Iranian Diplomacy- The conservative arrangement of the 12th administration has increased friction between the Rouhani administration and the Reformist front. In the meantime, pro-reform leaders are calling the administration’s critics to exercise more patience and moderation. However, most observers believe that the Reformist front and the moderate spectrum associated with Hassan Rouhani will split ways in the years to come.
Circumstances seem to confirm that, as contrary to the Reformists’ expectations, Hassan Rouhani does not seem to be inclined towards paving the ground for the emergence of a fully Reformist administration to take over after him in 2021. Or at least he is not preoccupied with the idea. He may as well want his ‘moderate’ approach be dominant well into the next presidential race.
A close alliance between Hassan Rouhani and Parliament Speaker Ali Larijani further proves some political anticipations around the latter as the main candidate for the moderates and moderate Principlists.
Larijani’s recent gestures include sitting beside former president Mohammad Khatami, under a media blackout, in a mourning ceremony held last week, defying hawkish criticisms over rumors he is increasingly leaning toward the Reformists.
Even former president Mahmoud Ahmadinejad has openly flagged Ali Larijani’s presidential campaign for 2021, in a recent letter to his brother Ayatollah Amoli Larijani, Iran’s chief magistrate.
Ali Larijani is well aware that the Reformists led by Khatami have played president-maker in recent years and anyone with an eye to office should move under their colors or at least show affiliation.
Sure, Larijani is a seasoned, intelligent, calculating, and foresighted politician who will never put himself on the line like ex-mayor of Tehran Mohammad Bagher Qalibaf [who failed in presidential elections three times]. Thus, he is trying to imply to the public that there is no gap between him and mainstream political fronts, and he has respectful mutual ties with both ends of the political spectrum.
This approach is reminiscent of the late Ayatollah Hashemi Rafsanjani, who always stood in the middle and respected both sides.
However, the Reformist camp will back Larijani in the 2021 race, only if supervising bodies [i.e. the Guardian Council] disqualify all its favored candidates, leaving them with no other choice. If so, the Reformist will throw support behind a candidate of the Right, as they did back in 2013, to prevent a hardliner Principlist from winning office. Of course, they are already looking for a hopeful candidate and Larijani is not being on the table yet.
Social Welfare Minister under the Reformist Khatami administration Ali Sufi has elaborated on the situation. “It seems that Mr. Rouhani has arranged the cabinet under pressure. Therefore, we should wait and see Mr. Rouhani’s long-term strategic moves and whether he will adopt a reformist approach. On the other hand, Rouhani and Larijani coordinated the arrangement of the cabinet, with the latter having a major role. Mr. Rouhani will seek to strengthen Larijani’s political status in coming years,” Sufi said.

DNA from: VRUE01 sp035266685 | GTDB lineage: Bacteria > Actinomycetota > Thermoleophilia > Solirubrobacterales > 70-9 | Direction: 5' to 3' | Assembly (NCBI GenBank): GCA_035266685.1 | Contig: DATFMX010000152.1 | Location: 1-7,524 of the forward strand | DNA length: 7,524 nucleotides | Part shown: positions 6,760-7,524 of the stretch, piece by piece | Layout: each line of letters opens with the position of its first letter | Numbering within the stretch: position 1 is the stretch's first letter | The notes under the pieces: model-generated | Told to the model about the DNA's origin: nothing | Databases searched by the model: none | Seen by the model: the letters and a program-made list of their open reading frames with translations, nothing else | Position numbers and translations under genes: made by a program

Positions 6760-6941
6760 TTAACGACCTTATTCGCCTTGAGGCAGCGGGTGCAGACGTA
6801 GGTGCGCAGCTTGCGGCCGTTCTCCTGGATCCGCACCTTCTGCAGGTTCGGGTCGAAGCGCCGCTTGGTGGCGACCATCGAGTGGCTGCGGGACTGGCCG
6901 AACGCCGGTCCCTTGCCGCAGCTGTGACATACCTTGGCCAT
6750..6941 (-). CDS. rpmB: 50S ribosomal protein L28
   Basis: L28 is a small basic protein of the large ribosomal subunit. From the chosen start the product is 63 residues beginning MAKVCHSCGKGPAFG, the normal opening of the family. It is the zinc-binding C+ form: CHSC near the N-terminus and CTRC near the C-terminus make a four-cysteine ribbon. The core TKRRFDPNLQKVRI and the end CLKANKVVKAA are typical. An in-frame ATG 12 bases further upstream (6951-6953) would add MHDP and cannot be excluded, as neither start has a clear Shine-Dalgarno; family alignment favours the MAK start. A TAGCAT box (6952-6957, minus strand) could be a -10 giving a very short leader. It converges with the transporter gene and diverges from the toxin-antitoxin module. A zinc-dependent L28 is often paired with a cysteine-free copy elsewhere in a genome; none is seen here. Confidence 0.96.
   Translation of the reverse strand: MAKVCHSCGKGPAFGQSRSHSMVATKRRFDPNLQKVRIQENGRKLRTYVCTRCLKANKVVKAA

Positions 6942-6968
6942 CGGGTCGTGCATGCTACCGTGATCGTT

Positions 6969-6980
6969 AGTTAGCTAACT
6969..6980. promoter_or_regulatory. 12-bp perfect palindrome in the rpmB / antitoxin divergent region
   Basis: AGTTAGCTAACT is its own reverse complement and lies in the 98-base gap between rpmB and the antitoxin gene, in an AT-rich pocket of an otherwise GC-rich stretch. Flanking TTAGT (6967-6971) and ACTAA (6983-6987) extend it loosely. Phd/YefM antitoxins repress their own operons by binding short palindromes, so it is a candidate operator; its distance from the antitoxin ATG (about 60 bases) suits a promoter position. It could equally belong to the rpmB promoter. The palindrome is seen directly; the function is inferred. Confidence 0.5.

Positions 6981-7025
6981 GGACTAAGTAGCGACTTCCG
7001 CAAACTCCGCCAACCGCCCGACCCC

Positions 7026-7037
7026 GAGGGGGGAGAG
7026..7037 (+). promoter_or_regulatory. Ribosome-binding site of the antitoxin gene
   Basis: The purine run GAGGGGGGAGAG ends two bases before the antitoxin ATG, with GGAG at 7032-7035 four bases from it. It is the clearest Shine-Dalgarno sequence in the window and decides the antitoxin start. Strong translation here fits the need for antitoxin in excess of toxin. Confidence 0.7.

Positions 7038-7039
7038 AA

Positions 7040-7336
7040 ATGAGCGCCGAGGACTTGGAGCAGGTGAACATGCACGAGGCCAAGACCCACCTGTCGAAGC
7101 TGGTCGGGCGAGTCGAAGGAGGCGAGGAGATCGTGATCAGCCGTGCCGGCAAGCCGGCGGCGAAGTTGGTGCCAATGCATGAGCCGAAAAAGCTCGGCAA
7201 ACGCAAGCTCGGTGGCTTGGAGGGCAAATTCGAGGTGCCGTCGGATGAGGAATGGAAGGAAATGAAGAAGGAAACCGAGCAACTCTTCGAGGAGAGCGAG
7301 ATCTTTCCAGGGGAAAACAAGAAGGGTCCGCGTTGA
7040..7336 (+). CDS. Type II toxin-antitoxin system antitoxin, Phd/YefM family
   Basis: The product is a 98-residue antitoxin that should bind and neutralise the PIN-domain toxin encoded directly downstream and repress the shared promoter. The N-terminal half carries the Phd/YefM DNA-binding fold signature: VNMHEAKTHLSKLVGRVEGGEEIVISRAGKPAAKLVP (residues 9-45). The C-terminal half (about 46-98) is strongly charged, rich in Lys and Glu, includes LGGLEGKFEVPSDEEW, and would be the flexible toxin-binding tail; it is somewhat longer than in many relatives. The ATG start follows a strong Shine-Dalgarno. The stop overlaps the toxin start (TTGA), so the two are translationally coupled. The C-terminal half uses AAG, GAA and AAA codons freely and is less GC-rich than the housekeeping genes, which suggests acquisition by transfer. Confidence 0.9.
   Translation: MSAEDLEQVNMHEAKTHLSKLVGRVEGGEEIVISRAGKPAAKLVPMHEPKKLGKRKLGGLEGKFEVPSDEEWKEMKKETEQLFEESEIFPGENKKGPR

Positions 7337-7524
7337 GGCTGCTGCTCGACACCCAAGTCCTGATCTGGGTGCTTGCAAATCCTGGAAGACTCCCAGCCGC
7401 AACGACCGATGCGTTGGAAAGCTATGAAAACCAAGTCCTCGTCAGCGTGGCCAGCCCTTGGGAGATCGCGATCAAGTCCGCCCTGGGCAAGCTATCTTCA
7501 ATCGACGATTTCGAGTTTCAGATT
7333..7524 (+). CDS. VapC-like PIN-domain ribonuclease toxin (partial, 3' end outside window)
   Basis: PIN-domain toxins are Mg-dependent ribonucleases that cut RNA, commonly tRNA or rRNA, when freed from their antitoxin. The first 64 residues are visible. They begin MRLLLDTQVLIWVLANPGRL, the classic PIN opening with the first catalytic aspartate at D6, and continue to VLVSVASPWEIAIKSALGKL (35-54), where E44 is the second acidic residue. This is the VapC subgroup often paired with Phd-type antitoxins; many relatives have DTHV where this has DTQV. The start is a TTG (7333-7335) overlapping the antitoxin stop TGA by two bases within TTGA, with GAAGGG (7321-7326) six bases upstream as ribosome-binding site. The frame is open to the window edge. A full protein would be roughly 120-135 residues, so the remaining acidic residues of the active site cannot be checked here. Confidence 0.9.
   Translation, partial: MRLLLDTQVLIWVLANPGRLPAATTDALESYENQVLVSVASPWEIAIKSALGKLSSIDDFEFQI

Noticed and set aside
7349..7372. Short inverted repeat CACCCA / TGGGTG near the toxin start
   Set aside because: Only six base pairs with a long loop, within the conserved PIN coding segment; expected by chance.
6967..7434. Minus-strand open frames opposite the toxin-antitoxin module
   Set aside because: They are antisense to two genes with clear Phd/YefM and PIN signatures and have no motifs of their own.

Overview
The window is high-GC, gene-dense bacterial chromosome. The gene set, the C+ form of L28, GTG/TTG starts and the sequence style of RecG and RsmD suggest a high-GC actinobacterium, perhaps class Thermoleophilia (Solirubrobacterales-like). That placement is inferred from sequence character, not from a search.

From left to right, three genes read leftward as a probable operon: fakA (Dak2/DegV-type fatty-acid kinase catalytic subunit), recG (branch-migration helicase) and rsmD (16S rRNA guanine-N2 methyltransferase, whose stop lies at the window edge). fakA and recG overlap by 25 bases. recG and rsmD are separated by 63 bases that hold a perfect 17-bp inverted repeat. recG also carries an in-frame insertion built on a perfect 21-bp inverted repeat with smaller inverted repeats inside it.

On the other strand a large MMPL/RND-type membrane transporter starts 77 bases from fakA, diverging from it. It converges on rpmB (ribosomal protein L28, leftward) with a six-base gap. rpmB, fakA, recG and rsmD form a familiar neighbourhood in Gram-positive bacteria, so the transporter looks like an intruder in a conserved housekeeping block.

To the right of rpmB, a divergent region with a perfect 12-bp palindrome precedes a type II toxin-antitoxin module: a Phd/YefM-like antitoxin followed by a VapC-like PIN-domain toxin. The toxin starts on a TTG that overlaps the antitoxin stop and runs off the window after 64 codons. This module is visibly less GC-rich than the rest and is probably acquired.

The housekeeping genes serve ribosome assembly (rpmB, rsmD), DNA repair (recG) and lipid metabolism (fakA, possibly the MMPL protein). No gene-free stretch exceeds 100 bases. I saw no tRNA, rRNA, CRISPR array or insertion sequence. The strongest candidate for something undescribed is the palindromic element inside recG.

However, Amirreza Vaez Ashtiani, the spokesman of Yaran-e Enghelab, a pro-Ahmadinejad party, says this is natural. “Some parts of the Principlist camp led by Mr. Larijani will try to get closer to Rouhani every day. That is why the administration and the parliament are becoming increasingly close, seen in the parliament’s vote of confidence,” he explained.
“The alliance between Rouhani and Larijani is not based on partisan interests but on public ones. Rouhani wants to invest on Larijani for the handling of the country’s future. That is why he will prefer Larijani to Vice President Eshagh Jahangiri. However, there are different views within the Principlist camp and it is very unlikely for them to reach a consensus over Larijani in the 2021 presidential race,” Ashtiani added.
Abdolvahed Mousavi Lari, prominent Reformist figure and the interior minister under the Khatami administration, was the first to openly announce that the Reformist front will take part in the next presidential race using a Reformist candidate. He even went further and said the candidate is decided and front is planning to invest on him.
Reformist activist Abdollah Momeni has also made clear that the Reform camp is not considering throwing support behind Ali Larijani. “In the past four years, Mr. Rouhani has looked for coalitions and alliances within the power structure to combat the hardliners. However, Mr. Larijani and his proponents lack popularity, social base, or campaigns that appeal to the people. The plurality within the Reformist front does not disturb consensus on a single candidate. However, a consensus around Larijani is not possible and the leaders should understand that. The Reformists’ natural preference is for Reformist candidates, which will also include having to face certain obstacles,” Momeni has been quoted as saying.
Larijani is still a target for radical Principlists’ criticism and his main challenge will be the lack of an all-sided consensus on him within the Principlist front. Perhaps it is for bridging the wide gap that he is increasingly leaning toward the Reformists.